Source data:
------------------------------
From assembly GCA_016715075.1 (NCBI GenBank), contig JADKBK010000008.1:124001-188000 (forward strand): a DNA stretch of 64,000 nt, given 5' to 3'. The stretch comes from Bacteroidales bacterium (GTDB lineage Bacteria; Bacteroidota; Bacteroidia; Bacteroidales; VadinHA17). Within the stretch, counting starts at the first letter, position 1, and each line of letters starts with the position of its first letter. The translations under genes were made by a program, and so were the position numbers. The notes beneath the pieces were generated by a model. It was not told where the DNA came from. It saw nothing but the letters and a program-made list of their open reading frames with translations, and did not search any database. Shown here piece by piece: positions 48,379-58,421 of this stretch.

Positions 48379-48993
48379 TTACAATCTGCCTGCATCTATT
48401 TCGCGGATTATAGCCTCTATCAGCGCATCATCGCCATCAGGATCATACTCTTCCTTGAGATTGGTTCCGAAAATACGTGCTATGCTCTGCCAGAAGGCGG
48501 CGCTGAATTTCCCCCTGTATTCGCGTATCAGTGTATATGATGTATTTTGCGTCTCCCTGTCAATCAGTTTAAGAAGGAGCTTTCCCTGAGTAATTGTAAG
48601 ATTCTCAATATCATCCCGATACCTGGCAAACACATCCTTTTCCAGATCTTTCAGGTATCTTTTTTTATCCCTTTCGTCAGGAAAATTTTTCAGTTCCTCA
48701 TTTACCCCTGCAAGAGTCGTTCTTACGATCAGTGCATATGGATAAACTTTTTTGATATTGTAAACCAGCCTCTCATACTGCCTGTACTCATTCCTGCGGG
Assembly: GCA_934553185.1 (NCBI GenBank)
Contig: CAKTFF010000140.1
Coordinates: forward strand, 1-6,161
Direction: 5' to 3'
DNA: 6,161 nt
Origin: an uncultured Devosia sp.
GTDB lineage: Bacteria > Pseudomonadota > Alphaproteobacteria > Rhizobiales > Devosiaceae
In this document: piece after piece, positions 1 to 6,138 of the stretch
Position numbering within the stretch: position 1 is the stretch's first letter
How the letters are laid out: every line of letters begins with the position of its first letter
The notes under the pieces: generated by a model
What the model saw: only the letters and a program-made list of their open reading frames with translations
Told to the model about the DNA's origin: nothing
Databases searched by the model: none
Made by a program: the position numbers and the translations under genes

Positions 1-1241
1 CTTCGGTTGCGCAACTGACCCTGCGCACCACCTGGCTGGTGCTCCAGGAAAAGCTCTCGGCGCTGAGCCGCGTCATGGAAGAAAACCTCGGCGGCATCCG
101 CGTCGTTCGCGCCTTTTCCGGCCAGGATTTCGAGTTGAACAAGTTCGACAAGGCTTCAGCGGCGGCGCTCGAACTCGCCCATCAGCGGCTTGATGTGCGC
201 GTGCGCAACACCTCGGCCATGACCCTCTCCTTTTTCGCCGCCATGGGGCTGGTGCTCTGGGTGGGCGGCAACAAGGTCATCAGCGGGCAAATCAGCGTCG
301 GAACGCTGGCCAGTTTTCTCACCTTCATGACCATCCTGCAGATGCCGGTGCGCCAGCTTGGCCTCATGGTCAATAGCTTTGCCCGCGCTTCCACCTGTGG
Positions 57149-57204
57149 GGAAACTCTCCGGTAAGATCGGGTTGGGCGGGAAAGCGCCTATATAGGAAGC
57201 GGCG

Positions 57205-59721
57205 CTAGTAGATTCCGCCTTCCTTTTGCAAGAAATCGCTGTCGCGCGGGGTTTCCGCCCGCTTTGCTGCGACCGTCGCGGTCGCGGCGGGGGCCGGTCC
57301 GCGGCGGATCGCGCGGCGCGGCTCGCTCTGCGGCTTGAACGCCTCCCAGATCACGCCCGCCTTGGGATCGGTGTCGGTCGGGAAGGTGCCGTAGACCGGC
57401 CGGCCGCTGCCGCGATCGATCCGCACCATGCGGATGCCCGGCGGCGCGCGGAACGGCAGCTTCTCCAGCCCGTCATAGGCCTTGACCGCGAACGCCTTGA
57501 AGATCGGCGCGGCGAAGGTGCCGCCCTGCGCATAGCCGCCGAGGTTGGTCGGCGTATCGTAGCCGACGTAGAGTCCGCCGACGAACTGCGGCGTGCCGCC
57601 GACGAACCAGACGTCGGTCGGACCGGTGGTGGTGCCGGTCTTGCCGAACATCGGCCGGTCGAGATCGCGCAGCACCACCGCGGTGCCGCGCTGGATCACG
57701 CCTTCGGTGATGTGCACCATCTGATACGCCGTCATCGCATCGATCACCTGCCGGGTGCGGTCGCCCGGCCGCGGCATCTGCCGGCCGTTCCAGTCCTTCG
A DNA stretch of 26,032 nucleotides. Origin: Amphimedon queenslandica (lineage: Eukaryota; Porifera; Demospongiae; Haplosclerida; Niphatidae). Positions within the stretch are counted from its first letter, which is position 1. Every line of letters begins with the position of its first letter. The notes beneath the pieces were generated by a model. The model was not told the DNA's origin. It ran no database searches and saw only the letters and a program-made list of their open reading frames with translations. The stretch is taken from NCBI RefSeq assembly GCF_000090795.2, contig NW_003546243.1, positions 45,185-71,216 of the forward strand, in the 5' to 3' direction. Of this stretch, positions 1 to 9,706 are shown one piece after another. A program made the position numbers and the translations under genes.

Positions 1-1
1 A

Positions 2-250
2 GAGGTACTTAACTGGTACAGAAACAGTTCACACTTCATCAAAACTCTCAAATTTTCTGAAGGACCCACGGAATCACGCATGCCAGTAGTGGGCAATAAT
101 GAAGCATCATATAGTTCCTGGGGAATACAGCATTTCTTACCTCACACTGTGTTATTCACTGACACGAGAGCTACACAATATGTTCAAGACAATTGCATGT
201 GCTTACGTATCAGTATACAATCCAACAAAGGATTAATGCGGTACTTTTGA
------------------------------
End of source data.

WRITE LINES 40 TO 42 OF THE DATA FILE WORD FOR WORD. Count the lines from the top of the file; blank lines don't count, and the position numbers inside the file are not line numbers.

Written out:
1 A

Positions 2-250
2 GAGGTACTTAACTGGTACAGAAACAGTTCACACTTCATCAAAACTCTCAAATTTTCTGAAGGACCCACGGAATCACGCATGCCAGTAGTGGGCAATAAT